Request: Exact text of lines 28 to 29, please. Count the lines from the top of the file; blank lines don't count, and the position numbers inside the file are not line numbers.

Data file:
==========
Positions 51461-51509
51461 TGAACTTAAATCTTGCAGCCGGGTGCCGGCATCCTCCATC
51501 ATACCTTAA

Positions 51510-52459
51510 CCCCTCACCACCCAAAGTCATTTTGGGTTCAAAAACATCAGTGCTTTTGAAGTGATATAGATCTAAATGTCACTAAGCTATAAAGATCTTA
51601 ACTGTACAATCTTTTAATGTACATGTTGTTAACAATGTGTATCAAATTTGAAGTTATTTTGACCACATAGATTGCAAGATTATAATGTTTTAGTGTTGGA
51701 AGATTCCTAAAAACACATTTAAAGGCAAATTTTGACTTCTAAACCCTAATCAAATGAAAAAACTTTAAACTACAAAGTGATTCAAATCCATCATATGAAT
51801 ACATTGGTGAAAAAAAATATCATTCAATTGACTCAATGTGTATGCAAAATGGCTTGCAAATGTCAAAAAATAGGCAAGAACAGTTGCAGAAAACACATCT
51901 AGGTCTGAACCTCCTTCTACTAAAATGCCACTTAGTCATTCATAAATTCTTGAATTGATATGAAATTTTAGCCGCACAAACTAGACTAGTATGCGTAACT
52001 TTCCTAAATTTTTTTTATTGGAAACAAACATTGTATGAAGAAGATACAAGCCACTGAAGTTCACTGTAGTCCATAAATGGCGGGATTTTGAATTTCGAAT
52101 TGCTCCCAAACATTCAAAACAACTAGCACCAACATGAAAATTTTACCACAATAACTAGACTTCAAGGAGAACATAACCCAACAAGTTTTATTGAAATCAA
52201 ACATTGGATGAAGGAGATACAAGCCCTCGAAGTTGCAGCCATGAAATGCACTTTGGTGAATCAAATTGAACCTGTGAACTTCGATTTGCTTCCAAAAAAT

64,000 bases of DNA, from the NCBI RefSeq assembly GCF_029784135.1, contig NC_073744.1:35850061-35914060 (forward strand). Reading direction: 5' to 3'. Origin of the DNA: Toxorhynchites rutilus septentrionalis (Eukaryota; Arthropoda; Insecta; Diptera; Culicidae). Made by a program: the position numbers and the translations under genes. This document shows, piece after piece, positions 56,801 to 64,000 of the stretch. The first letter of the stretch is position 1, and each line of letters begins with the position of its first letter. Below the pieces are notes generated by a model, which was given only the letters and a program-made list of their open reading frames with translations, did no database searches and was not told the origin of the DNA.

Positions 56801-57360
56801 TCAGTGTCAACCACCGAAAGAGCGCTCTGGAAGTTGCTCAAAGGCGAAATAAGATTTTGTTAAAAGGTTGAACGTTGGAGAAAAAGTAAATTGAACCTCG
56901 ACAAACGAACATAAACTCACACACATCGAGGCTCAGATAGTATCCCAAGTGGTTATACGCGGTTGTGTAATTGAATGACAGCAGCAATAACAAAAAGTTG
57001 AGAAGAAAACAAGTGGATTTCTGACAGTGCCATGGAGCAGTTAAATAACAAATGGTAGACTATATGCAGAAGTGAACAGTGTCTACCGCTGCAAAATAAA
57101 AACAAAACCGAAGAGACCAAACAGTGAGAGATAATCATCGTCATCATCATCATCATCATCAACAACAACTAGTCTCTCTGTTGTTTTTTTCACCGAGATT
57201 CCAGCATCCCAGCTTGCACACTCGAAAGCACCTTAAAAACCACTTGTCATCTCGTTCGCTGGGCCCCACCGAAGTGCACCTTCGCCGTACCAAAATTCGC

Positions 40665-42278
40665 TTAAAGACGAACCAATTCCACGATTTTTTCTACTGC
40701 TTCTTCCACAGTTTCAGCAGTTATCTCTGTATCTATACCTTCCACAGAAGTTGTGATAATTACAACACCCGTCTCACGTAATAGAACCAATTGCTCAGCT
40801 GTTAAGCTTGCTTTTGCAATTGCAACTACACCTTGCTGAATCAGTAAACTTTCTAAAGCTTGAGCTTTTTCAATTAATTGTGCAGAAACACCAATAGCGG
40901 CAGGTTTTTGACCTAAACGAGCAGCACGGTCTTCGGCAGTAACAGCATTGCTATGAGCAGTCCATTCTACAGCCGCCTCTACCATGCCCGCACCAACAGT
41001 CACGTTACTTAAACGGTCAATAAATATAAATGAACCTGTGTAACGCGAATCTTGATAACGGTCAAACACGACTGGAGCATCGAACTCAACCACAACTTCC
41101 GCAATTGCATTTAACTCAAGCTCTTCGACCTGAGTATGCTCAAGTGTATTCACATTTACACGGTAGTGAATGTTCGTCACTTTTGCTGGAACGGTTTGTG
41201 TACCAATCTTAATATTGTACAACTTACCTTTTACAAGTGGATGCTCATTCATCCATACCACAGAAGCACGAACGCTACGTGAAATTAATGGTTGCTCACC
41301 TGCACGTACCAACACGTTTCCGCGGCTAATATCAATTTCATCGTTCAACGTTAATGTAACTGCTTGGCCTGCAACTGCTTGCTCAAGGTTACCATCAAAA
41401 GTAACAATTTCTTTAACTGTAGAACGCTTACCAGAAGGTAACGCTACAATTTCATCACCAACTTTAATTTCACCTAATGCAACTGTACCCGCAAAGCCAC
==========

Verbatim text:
41301 TGCACGTACCAACACGTTTCCGCGGCTAATATCAATTTCATCGTTCAACGTTAATGTAACTGCTTGGCCTGCAACTGCTTGCTCAAGGTTACCATCAAAA
41401 GTAACAATTTCTTTAACTGTAGAACGCTTACCAGAAGGTAACGCTACAATTTCATCACCAACTTTAATTTCACCTAATGCAACTGTACCCGCAAAGCCAC